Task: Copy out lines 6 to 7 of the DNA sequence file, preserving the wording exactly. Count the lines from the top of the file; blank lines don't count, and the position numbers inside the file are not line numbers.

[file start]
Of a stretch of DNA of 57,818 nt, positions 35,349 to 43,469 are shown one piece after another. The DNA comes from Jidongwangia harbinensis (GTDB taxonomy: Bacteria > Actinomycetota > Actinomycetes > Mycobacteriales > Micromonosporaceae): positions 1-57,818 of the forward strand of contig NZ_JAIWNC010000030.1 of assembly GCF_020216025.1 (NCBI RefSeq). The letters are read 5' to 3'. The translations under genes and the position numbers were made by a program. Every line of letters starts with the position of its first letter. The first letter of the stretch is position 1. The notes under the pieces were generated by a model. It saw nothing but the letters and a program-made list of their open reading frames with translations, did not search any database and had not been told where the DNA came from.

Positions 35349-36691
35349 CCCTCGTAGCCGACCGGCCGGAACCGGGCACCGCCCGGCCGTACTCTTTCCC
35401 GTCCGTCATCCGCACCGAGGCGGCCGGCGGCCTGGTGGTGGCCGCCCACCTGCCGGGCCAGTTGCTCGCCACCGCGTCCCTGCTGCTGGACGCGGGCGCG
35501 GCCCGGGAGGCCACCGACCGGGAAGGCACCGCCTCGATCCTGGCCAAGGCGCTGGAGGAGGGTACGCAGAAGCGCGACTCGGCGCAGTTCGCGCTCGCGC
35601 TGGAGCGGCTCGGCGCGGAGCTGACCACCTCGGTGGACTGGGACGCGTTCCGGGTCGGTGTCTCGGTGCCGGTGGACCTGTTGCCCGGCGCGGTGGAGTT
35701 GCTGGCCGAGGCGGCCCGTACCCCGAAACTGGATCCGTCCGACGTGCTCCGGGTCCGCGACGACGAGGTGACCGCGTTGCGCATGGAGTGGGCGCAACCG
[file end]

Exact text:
35601 TGGAGCGGCTCGGCGCGGAGCTGACCACCTCGGTGGACTGGGACGCGTTCCGGGTCGGTGTCTCGGTGCCGGTGGACCTGTTGCCCGGCGCGGTGGAGTT
35701 GCTGGCCGAGGCGGCCCGTACCCCGAAACTGGATCCGTCCGACGTGCTCCGGGTCCGCGACGACGAGGTGACCGCGTTGCGCATGGAGTGGGCGCAACCG